Tent Life in Siberia eBook

This eBook from the Gutenberg Project consists of approximately 467 pages of information about Tent Life in Siberia.

As soon as the ice was fairly out of Gizhiginsk Gulf, so that vessels might be expected to enter, Major Abaza caused a number of Cossacks to be stationed at the mouth of the river, with orders to watch night and day for sails and warn us at once if any appeared.

On the 18th of June the trading brig Hallie Jackson, belonging to W.H.  Bordman, of Boston, entered the gulf, and, as soon as the tide permitted, ran into the mouth of the river to discharge her cargo.  This vessel brought us the first news from the great outside world which we had received in more than eleven months, and her arrival was hailed with the greatest enthusiasm by both Russians and Americans.  Half the population of the village came hurrying down to the mouth of the river as soon as it became known that a ship had arrived and the landing-place for several days was a scene of unwonted activity and excitement.  The Jackson could give us no information with regard to the vessels of our Company, except that when she sailed from San Francisco in March they were being rapidly loaded and fitted for sea.  She brought, however, all the stores which we had left at Petropavlovsk the previous fall, as well as a large cargo of tea, sugar, tobacco, and sundries for the Siberian trade.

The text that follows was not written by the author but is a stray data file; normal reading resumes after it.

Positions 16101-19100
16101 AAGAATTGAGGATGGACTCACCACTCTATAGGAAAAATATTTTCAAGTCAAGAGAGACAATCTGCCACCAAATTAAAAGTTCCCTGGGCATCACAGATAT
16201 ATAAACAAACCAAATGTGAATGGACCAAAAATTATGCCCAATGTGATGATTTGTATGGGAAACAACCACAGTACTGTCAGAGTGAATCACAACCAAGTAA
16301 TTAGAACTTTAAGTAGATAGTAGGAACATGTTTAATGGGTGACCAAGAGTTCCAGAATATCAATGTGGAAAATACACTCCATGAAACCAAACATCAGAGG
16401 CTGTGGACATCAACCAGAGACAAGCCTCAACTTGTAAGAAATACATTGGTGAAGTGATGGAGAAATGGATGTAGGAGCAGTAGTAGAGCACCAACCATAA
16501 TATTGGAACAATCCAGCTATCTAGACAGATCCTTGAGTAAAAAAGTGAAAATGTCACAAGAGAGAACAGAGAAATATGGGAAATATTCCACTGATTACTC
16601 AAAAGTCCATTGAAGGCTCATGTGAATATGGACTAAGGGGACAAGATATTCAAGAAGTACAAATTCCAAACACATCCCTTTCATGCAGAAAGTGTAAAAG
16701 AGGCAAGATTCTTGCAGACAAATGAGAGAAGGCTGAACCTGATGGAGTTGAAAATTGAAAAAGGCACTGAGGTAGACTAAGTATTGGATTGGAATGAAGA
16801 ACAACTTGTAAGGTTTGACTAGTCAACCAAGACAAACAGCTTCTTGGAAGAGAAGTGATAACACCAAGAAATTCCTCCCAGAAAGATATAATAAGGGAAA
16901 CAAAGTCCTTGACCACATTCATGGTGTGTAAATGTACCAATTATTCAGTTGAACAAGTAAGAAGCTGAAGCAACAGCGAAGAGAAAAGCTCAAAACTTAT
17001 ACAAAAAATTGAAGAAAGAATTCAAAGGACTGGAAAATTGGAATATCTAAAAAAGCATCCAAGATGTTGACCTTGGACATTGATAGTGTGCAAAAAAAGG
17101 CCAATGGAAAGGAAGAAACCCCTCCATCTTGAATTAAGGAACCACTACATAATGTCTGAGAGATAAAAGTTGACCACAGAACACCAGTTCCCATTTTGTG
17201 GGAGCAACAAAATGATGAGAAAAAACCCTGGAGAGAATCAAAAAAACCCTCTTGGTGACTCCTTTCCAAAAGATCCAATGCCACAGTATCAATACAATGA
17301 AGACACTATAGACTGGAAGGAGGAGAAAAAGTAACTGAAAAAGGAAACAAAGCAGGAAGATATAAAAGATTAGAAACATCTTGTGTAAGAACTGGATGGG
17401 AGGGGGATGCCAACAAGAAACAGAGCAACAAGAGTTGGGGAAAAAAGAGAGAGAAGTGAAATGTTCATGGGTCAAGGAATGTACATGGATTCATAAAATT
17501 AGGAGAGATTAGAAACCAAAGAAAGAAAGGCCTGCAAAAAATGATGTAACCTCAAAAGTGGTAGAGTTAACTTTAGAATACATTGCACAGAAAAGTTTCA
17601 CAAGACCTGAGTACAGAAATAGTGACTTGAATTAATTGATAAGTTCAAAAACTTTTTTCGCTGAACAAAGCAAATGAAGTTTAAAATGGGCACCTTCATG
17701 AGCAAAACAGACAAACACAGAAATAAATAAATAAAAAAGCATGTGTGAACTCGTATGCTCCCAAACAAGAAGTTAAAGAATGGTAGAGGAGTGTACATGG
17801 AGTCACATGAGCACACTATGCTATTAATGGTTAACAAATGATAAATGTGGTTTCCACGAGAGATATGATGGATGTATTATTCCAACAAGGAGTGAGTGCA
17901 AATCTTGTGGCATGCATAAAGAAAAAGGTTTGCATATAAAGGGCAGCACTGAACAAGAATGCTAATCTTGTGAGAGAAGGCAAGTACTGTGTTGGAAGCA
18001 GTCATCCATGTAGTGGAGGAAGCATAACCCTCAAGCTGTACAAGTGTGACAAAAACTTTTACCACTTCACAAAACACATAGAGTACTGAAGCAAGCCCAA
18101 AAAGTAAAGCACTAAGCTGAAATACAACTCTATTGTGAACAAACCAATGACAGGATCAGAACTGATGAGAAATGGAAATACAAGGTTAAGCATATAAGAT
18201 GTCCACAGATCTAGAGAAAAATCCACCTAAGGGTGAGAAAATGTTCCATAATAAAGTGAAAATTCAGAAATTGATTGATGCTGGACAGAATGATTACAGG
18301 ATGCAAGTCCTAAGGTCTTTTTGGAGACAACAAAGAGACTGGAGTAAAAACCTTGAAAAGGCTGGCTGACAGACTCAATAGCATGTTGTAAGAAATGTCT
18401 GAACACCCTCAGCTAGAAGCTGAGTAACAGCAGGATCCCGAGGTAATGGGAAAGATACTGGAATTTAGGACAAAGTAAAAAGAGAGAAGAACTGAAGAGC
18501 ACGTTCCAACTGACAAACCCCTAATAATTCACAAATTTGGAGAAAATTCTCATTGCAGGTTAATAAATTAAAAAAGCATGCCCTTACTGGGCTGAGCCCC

We had found by our winter’s experience that money could not be used to advantage in payment for native labour, except in the settlements of Okhotsk, Gizhiga, and Anadyrsk; and that tea, sugar, and tobacco were in every way preferable, on account of the universal consumption of those articles throughout the country and the high price which they commanded during the winter months.  A labourer or teamster, who would demand twenty roubles in money for a month’s work, was entirely satisfied if we gave him eight pounds of tea and ten pounds of sugar in its stead; and as the latter cost us only ten roubles, we made a saving of one-half in all our expenditures.  In view of this fact, Major Abaza determined to use as little money as possible, and pay for labour in merchandise at current rates.  He accordingly purchased from the Jackson 10,000 lbs. of tea and 15,000 or 20,000 lbs. of white loaf-sugar, which he stored away in the government magazines, to be used during the coming winter instead of money.

The Jackson discharged all the cargo that she intended to leave at Gizhiga, and as soon as the tide was sufficiently high to enable her to cross the bar at the mouth of the river, she sailed for Petropavlovsk and left us again alone.



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Tent Life in Siberia from Project Gutenberg. Public domain.
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